I have been awarded a Professorship this week after a decade at my university. This has radically changed how I view myself within the institution and given me an enormous confidence boost. It has also stopped me looking elsewhere for posts and made me realise that the looking I was doing whilst I was awaiting the outcome was part of a process of protecting myself from disappointment. I have been at my university for a decade now and waiting for the outcome of my appointment to Professor was like waiting to see whether a partner was committed to me or had been cheating all along. I have my appraisal coming up soon and one thing I will do will be to try and renegotiate my salary, something I am not looking forward to. As I have spent a lifetime in public sector roles the opaque nature of salary once someone gets into leadership is something I still struggle to deal with. How to ask for a pay rise, without apologizing, saying it’s not important really. I have only tried it once before and it went horribly wrong, but I know a man would ask. #4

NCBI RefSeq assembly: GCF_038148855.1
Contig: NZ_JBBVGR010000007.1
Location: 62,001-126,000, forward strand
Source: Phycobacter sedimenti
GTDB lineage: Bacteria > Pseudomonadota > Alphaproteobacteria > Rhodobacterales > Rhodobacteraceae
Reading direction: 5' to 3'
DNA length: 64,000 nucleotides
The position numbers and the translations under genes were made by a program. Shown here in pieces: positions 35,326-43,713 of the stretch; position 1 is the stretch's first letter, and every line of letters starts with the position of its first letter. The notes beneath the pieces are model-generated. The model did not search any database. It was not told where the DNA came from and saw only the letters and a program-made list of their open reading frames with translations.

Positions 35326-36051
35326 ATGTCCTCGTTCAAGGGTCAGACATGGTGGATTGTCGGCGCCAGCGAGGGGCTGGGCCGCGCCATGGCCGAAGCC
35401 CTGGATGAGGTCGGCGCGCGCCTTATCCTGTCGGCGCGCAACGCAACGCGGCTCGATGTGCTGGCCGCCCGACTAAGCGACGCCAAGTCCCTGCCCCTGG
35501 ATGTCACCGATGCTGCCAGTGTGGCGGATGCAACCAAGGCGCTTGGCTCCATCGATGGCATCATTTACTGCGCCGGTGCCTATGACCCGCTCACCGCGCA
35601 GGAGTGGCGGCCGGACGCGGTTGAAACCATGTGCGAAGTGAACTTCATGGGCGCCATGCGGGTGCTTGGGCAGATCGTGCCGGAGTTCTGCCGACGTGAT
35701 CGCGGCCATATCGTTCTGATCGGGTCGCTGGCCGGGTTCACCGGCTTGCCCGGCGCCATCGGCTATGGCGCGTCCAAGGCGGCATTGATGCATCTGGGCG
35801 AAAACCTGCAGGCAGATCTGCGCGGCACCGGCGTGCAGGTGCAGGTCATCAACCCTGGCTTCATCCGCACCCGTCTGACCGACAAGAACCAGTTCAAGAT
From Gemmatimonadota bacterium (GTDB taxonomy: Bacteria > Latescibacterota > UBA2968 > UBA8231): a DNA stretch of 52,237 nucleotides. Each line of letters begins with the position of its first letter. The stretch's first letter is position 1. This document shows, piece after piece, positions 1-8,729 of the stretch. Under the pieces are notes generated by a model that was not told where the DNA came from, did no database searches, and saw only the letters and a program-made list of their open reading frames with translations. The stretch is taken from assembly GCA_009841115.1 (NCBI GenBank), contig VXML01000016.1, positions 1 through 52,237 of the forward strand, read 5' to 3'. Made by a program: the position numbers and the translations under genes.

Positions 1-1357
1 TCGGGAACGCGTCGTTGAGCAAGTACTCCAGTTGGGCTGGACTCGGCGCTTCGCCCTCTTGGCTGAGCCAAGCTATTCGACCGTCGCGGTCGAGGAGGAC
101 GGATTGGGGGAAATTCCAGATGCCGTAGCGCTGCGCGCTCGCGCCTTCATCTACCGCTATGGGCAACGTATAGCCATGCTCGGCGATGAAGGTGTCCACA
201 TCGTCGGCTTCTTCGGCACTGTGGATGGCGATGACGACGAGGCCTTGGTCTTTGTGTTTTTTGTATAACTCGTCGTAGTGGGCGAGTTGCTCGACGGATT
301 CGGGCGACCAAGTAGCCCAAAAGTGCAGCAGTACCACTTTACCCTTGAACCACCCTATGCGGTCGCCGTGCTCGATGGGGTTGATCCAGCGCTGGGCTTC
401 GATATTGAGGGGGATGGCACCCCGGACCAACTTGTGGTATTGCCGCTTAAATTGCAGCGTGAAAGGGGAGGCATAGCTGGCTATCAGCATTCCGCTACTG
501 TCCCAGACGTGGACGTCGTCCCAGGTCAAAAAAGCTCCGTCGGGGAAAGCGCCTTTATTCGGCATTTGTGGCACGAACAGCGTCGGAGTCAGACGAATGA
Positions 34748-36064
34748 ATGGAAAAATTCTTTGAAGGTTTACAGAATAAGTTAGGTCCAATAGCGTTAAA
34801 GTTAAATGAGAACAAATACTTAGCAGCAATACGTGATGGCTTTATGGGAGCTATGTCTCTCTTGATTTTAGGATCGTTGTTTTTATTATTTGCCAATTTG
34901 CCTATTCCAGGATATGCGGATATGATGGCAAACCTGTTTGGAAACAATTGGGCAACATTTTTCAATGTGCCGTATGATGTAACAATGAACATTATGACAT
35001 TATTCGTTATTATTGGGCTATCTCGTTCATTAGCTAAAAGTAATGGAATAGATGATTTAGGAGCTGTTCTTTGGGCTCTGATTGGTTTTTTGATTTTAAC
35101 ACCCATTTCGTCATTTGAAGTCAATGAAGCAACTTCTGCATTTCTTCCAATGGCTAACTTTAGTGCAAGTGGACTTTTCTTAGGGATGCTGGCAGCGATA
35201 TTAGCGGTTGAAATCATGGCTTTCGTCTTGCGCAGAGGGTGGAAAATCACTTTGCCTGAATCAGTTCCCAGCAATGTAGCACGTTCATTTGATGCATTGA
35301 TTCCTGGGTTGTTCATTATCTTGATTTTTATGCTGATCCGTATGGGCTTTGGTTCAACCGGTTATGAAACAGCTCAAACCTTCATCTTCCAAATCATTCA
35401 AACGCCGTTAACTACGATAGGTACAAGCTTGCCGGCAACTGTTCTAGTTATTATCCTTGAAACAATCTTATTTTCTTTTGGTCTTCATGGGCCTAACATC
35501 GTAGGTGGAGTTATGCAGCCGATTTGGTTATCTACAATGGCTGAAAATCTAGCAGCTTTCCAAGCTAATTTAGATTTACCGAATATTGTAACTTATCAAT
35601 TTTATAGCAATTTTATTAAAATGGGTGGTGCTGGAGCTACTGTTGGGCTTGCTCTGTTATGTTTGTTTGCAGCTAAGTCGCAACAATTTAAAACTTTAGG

I think it’s given me back a bit more confidence in terms of being a researcher as opposed to a teacher. So, I’m in a teaching-focused contract, so a lot of my focus had been on being a good teacher and being very centred on the university as a place. And because perhaps – well, not perhaps – because of either childcare reasons or healthcare reasons associated with pregnancy or whatever, I found it really difficult to go away into different places and to travel distances to build the sort of research networks that are needed. But that’s not been an issue this year. So, it’s given me confidence to talk to other researchers that are interested in my area, and to build up and work with them on collaborative projects, because there’s a sense that I don’t have to travel for six or eight hours on a train to go and have a collaborative research meeting. We can do it quite well on Teams. So, I’m not having to say no to as much, as I would have had to in my research basis, which is nice. So, it’s given me that confidence in myself – and I think probably, when I apply for promotion, I’ll apply to go back on research and teaching as opposed to just staying on a teaching focused contract. #14